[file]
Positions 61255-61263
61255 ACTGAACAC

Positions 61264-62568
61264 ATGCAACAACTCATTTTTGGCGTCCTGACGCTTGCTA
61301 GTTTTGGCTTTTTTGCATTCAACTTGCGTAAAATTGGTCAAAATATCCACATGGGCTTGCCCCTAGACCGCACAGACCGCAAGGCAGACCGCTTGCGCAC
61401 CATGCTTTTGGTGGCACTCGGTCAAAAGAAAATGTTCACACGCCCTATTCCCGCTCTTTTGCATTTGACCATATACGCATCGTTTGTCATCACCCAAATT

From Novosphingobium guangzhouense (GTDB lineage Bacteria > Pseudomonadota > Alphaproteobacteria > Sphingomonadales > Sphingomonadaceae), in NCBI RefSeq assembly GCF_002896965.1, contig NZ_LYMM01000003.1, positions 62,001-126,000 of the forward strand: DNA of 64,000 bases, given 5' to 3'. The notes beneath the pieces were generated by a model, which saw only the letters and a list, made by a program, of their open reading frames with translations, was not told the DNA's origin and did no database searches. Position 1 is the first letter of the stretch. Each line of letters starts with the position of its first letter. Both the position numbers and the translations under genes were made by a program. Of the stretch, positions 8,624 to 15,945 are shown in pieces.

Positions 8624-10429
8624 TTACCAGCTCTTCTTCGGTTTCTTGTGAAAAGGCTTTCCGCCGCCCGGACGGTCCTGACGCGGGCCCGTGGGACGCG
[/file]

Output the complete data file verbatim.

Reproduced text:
Positions 61255-61263
61255 ACTGAACAC

Positions 61264-62568
61264 ATGCAACAACTCATTTTTGGCGTCCTGACGCTTGCTA
61301 GTTTTGGCTTTTTTGCATTCAACTTGCGTAAAATTGGTCAAAATATCCACATGGGCTTGCCCCTAGACCGCACAGACCGCAAGGCAGACCGCTTGCGCAC
61401 CATGCTTTTGGTGGCACTCGGTCAAAAGAAAATGTTCACACGCCCTATTCCCGCTCTTTTGCATTTGACCATATACGCATCGTTTGTCATCACCCAAATT

From Novosphingobium guangzhouense (GTDB lineage Bacteria > Pseudomonadota > Alphaproteobacteria > Sphingomonadales > Sphingomonadaceae), in NCBI RefSeq assembly GCF_002896965.1, contig NZ_LYMM01000003.1, positions 62,001-126,000 of the forward strand: DNA of 64,000 bases, given 5' to 3'. The notes beneath the pieces were generated by a model, which saw only the letters and a list, made by a program, of their open reading frames with translations, was not told the DNA's origin and did no database searches. Position 1 is the first letter of the stretch. Each line of letters starts with the position of its first letter. Both the position numbers and the translations under genes were made by a program. Of the stretch, positions 8,624 to 15,945 are shown in pieces.

Positions 8624-10429
8624 TTACCAGCTCTTCTTCGGTTTCTTGTGAAAAGGCTTTCCGCCGCCCGGACGGTCCTGACGCGGGCCCGTGGGACGCG